Beyond Fashion Icon: 6 Important Things You Didn't Know About Jacqueline Kennedy
Jacqueline Onassis Kennedy — known by most as "Jackie O" — is one of the most iconic women in American history, especially when it comes to fashion.
Though her status as an influencer was materialized as First Lady to U.S. President John F. Kennedy, many of her accomplishments go beyond her trendsetting style and trailblazing efforts to redefine motherhood in the 21st century.
In honor of what would have been her 86th birthday today, we're highlighting a few unknown facts about the former first lady.
1. She was a linguaphile
Proficient in French, Spanish, Italian and Polish, she used her linguistic abilities to appeal to non-English speaking voters during her husband's presidential campaign. Kennedy used her French language skills honed in university and abroad at the prestigious Sorbonne in Paris to translate French foreign policy documents. These documents examined complex military and political factors that influenced France's inability to colonize Indo-China.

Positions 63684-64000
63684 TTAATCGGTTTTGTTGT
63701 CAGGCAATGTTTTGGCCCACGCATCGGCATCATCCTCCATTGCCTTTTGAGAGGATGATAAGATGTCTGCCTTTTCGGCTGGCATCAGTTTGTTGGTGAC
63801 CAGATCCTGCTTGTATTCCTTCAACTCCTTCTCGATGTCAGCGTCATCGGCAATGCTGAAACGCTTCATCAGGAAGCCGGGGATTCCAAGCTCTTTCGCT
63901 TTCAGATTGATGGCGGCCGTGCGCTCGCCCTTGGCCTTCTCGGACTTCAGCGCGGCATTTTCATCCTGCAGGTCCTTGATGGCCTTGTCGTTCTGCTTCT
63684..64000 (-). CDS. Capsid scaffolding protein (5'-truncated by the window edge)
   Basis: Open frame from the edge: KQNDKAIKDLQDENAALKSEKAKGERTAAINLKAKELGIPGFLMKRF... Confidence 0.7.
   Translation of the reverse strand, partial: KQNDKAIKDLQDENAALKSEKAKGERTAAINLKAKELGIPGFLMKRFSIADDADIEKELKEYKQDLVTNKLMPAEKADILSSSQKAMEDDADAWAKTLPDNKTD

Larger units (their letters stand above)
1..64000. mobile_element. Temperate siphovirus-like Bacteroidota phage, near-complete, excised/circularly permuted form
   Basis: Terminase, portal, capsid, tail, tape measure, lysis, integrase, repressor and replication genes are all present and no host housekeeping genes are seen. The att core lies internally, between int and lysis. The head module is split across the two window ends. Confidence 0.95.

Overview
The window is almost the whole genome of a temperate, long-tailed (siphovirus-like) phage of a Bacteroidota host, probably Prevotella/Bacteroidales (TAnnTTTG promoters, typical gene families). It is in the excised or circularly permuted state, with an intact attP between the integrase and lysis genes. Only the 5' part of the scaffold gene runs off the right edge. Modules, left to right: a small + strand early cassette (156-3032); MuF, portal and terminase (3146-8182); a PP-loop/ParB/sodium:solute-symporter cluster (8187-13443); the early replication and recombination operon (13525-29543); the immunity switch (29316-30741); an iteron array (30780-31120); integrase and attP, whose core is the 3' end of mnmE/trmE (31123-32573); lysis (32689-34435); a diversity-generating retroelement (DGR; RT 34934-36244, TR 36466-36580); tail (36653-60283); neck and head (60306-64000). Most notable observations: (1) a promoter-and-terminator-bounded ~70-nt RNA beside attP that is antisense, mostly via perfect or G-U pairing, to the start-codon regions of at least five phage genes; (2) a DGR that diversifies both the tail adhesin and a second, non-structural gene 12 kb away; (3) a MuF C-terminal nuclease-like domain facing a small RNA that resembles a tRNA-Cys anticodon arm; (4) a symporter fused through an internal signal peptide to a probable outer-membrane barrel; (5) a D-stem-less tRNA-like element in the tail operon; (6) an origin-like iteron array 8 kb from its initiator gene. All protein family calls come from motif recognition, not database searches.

2. A gifted writer, Kennedy wrote for her all her life and was even recognized for her talent.
She entered Vogue magazine's Prix de Paris contest in 1951 for a chance to win the grand prize: a junior editor position with time split between Paris and New York. She was selected the winner of 1,280 entries in the rigorous competition with her submission, "People I Wish I Had Known," in which she included famed figures like Oscar Wilde and Charles Baudelaire. She went on to work for the Washington Times-Herald after college.
3. Becoming a housewife was not an option
Before her marriage to John F. Kennedy, she received a proposal at the age of 22 from her boyfriend at the time, Wall Street banker John Husted. Three months into the engagement, Jackie broke things off after having doubts about becoming a housewife or a conventional New York City socialite.
4. She opened a school in the White House
The first lady turned the third floor of the White House into a school where her kids attended to avoid any incidents of security or safety concerns. She also invited other children of the Kennedy administration to attend. The initiative grew into a full-fledged school with a staff of professional teachers and a mini animal collection.
5. And the Emmy goes to...
Though not a professional actress, Kennedy received an Emmy for her televised White House tours which showcased her massive restoration projects on the historic building.
6. She was a successful book editor
From 1978 up until her death in 1994, she worked as a book editor for American publishing company, Doubleday, where she worked on several JFK biographies.
Photo Credit: Tom Wargacki via Getty Images